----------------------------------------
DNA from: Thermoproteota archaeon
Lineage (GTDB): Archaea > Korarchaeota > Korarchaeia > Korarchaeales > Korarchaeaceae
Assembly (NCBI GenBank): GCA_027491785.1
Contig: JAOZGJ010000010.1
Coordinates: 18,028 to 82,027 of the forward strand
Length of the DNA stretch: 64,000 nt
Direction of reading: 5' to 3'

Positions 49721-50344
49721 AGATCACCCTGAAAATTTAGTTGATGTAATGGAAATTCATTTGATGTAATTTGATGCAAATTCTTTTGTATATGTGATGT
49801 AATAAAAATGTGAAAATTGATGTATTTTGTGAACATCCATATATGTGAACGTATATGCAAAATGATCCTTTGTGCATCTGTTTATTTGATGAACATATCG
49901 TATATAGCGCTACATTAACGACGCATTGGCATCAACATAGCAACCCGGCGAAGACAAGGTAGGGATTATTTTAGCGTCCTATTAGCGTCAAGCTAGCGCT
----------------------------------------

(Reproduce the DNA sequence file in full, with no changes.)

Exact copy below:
DNA from: Thermoproteota archaeon
Lineage (GTDB): Archaea > Korarchaeota > Korarchaeia > Korarchaeales > Korarchaeaceae
Assembly (NCBI GenBank): GCA_027491785.1
Contig: JAOZGJ010000010.1
Coordinates: 18,028 to 82,027 of the forward strand
Length of the DNA stretch: 64,000 nt
Direction of reading: 5' to 3'

Positions 49721-50344
49721 AGATCACCCTGAAAATTTAGTTGATGTAATGGAAATTCATTTGATGTAATTTGATGCAAATTCTTTTGTATATGTGATGT
49801 AATAAAAATGTGAAAATTGATGTATTTTGTGAACATCCATATATGTGAACGTATATGCAAAATGATCCTTTGTGCATCTGTTTATTTGATGAACATATCG
49901 TATATAGCGCTACATTAACGACGCATTGGCATCAACATAGCAACCCGGCGAAGACAAGGTAGGGATTATTTTAGCGTCCTATTAGCGTCAAGCTAGCGCT